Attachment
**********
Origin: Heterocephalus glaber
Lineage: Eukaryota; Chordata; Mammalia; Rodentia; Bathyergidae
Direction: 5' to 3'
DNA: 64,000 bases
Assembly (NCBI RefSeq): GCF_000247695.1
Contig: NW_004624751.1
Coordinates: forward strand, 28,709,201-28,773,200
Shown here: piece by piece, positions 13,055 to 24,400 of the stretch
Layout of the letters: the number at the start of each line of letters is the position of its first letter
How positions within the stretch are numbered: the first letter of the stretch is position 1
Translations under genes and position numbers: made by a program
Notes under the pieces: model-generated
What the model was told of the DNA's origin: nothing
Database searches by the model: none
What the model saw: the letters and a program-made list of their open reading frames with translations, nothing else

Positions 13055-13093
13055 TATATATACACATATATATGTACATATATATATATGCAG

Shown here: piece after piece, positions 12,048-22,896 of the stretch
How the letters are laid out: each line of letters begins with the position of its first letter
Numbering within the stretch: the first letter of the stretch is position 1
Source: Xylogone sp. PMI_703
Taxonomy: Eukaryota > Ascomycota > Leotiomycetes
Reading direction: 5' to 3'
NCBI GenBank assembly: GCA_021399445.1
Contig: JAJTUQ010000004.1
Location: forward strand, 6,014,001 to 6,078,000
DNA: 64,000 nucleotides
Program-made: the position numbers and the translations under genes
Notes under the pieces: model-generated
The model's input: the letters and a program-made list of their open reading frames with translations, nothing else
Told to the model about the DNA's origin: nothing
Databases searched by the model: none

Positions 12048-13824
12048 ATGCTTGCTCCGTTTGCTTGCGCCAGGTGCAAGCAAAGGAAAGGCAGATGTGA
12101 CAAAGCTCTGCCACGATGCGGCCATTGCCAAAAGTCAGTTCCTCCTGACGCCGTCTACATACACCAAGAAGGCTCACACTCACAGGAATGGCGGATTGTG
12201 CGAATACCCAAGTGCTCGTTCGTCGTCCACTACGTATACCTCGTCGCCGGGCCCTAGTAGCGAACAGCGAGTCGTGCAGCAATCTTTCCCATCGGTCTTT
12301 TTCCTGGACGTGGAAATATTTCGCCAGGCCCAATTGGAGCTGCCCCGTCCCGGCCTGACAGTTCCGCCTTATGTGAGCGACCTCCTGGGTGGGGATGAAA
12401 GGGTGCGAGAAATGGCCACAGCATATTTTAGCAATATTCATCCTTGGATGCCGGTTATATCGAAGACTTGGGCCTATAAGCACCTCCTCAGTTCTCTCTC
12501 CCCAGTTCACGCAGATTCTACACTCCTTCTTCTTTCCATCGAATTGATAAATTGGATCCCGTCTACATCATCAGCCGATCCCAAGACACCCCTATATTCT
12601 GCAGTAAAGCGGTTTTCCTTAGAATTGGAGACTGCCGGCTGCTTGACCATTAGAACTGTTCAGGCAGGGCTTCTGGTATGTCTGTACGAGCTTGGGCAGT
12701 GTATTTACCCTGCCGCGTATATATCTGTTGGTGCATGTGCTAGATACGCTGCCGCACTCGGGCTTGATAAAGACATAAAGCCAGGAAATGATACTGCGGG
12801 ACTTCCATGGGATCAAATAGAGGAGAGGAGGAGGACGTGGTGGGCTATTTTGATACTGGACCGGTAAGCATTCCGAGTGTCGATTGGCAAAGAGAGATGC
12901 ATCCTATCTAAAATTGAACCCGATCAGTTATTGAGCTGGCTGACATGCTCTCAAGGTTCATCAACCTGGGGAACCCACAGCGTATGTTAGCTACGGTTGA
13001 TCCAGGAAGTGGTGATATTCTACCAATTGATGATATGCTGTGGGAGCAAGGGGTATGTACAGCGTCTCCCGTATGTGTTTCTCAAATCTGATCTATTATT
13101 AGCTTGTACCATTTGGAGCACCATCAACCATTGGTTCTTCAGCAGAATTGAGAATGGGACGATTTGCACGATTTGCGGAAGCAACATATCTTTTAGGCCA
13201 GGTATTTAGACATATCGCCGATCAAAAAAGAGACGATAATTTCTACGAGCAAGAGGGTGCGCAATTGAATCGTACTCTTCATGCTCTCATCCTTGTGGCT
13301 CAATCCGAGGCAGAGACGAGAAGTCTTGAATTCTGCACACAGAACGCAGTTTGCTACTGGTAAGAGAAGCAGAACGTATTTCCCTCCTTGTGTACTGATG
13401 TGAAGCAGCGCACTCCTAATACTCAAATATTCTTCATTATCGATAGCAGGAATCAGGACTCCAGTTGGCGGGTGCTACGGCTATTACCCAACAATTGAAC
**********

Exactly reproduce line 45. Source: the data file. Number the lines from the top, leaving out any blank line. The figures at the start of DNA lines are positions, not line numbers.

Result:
13101 AGCTTGTACCATTTGGAGCACCATCAACCATTGGTTCTTCAGCAGAATTGAGAATGGGACGATTTGCACGATTTGCGGAAGCAACATATCTTTTAGGCCA